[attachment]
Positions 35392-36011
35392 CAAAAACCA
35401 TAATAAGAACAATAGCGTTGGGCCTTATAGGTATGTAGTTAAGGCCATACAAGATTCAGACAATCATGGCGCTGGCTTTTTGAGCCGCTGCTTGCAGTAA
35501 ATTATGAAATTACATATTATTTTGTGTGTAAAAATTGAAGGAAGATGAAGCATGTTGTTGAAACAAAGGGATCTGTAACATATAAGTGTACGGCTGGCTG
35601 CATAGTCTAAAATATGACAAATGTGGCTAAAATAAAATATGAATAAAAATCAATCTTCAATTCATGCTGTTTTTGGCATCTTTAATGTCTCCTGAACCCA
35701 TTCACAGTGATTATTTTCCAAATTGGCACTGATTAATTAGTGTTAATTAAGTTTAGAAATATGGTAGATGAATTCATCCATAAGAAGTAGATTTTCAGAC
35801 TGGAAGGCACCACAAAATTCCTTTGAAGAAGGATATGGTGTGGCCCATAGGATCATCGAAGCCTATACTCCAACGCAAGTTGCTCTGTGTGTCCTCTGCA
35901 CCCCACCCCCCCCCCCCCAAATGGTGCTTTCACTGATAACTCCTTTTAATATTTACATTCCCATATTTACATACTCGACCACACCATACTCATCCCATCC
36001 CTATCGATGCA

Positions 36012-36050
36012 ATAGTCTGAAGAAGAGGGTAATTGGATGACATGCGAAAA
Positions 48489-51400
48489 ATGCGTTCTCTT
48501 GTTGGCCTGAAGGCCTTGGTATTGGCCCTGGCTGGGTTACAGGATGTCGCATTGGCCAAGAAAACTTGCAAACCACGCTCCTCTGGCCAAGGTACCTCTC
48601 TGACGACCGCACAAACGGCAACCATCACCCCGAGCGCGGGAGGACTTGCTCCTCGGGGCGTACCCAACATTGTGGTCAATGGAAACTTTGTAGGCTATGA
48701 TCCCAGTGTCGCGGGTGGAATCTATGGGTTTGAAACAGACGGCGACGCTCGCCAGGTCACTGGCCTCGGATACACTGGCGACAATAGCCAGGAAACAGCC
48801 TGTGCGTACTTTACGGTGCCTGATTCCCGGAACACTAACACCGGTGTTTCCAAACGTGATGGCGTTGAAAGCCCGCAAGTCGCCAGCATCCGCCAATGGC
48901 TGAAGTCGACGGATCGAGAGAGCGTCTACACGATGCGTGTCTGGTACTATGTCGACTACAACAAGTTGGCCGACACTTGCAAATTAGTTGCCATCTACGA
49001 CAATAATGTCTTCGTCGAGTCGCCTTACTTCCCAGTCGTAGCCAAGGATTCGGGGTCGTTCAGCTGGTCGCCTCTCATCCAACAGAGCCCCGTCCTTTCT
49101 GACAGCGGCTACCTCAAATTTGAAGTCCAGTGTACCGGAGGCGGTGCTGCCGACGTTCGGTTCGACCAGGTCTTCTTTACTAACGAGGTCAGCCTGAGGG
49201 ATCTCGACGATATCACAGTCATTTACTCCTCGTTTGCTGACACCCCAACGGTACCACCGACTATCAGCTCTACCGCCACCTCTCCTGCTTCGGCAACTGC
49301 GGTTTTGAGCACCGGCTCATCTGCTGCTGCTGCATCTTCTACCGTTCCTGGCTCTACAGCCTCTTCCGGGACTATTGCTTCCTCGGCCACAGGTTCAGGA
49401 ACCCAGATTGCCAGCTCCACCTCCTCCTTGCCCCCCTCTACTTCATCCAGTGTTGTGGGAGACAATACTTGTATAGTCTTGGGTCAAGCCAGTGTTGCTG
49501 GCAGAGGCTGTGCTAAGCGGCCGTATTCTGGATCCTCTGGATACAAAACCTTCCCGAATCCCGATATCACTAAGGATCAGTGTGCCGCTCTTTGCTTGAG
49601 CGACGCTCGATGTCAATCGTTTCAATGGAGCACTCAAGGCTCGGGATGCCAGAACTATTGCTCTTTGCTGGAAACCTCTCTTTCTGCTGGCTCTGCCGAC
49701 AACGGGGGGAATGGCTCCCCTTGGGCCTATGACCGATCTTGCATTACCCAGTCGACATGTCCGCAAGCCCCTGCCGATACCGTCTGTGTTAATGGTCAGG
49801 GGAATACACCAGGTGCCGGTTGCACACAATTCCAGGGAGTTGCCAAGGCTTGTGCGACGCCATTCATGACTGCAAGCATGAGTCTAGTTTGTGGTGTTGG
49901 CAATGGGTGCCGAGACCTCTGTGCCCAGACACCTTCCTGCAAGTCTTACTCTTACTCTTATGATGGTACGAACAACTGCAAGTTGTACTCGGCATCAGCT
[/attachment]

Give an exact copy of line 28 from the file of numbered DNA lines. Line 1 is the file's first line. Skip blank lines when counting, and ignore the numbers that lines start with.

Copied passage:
49901 CAATGGGTGCCGAGACCTCTGTGCCCAGACACCTTCCTGCAAGTCTTACTCTTACTCTTATGATGGTACGAACAACTGCAAGTTGTACTCGGCATCAGCT